Even though Jerome was instrumental in the Synod which defined all the inspired books of both the Old and New Testament, he disagreed on the validity of the OT Dueteros. This was especially problematic since he was the one who translated them into the Latin Vulgate (which is still the baseline for most of today’s translations). When he did, he wrote a prologue to the Deutero books which pretty much stated them to be non-canonical (even though the Synod had determined them to be otherwise). Since this was the official translation for the Church. That prologue followed the Bible everywhere it went leading to a great deal of confusion throughout the centuries even affecting Thomas Aquinas. Remember, they did not have the internet, or even the printing press, in the early church. Knowledge of church teaching was mainly passed down by word of mouth and what documents were available. The bible was understandably the most available document, thereby making Jerome’s prologue more accessible than the 4th century councils.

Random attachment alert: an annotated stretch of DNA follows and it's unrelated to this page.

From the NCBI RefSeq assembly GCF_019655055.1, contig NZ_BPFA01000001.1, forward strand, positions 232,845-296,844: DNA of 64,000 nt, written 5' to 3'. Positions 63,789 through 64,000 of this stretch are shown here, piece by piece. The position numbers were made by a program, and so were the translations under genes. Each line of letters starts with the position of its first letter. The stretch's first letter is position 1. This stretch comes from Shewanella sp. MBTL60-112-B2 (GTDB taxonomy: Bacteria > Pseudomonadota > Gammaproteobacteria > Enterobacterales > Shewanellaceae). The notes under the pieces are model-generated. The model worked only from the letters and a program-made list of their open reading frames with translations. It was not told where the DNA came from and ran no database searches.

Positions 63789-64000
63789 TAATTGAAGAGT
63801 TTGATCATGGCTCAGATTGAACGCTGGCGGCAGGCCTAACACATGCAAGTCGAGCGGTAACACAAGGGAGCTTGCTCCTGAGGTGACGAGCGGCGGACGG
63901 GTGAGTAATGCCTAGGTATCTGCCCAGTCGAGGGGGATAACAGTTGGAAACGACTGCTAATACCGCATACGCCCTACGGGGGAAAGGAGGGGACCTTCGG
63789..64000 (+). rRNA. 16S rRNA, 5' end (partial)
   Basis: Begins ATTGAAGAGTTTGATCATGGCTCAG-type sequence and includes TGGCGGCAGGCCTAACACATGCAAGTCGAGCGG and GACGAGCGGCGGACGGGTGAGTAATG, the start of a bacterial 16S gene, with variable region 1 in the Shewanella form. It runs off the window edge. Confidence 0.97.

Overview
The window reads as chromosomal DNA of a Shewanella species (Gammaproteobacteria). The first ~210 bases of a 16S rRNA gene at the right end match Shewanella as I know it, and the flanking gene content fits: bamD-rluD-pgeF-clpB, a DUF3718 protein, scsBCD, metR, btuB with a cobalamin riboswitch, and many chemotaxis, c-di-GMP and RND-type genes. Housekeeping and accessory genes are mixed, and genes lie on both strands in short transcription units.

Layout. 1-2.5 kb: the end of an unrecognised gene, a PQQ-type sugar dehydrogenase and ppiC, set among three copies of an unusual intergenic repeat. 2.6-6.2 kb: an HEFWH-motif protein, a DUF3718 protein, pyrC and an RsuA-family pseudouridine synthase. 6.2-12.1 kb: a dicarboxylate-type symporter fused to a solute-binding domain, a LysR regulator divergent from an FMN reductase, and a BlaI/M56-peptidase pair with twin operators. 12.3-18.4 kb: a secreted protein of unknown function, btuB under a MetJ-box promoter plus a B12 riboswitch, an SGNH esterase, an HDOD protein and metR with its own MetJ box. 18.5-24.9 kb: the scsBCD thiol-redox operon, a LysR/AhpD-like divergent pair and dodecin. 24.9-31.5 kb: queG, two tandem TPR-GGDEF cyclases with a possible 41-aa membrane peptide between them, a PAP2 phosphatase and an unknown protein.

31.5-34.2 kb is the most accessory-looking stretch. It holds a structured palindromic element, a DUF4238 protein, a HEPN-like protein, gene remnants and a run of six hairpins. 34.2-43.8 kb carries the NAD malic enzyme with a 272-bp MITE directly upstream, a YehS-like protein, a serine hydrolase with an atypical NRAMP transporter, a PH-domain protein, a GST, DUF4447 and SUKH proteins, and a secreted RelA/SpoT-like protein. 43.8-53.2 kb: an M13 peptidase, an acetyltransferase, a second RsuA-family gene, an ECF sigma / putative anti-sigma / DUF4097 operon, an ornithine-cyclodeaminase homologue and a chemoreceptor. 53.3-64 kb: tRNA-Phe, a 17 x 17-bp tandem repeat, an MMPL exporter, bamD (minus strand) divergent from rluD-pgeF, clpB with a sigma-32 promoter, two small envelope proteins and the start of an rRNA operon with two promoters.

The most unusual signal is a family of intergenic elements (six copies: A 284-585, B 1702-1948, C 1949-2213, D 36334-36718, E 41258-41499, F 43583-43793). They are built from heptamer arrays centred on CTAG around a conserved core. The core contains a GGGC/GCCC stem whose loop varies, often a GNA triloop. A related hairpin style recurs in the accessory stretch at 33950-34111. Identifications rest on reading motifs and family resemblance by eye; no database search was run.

During the Protestant Reformation, this debate was very convenient for Luther’s theology. Since the books contradicted his beliefs (i.e. purgatory in 2 Mac 12:46) he removed them from his cannon. He also removed many of the contested New Testament epistles, mentioned earlier (Hebrews, James, Jude, and Revelation), considering for example the epistle of James to be “an epistle of straw” (fitting since James 2:24 directly contradicts the concept of salvation by faith alone). It should also be noted that Luther actually added the word “alone” to Romans 3:28 so that it read “we are justified by faith alone, without the works of the law.” By the 18th century however, the Catholic and Protestant churches were at least back on the same pages in the New Testament.
“ Its sole absolute criterion, therefore, is the Holy inspiring Spirit, witnessing decisively to Itself, not in the subjective experience of individual souls, as Calvin maintained, neither in the doctrinal and spiritual tenor of Holy Writ itself, according to Luther, but through the constituted organ and custodian of Its revelations, the Church. All other evidences fall short of the certainty and finality necessary to compel the absolute assent of faith. (See Franzelin, “De Divinâ Traditione et Scripturâ”; Wiseman, “Lectures on Christian Doctrine”, Lecture ii; also INSPIRATION.)”
-(www.Newadvent.org> (search for “old testament Cannon”, “new testament cannon”, and “Septuagint”)
– “Where We Got the Bible: Our Debt to the Catholic Church”, Henry G. Graham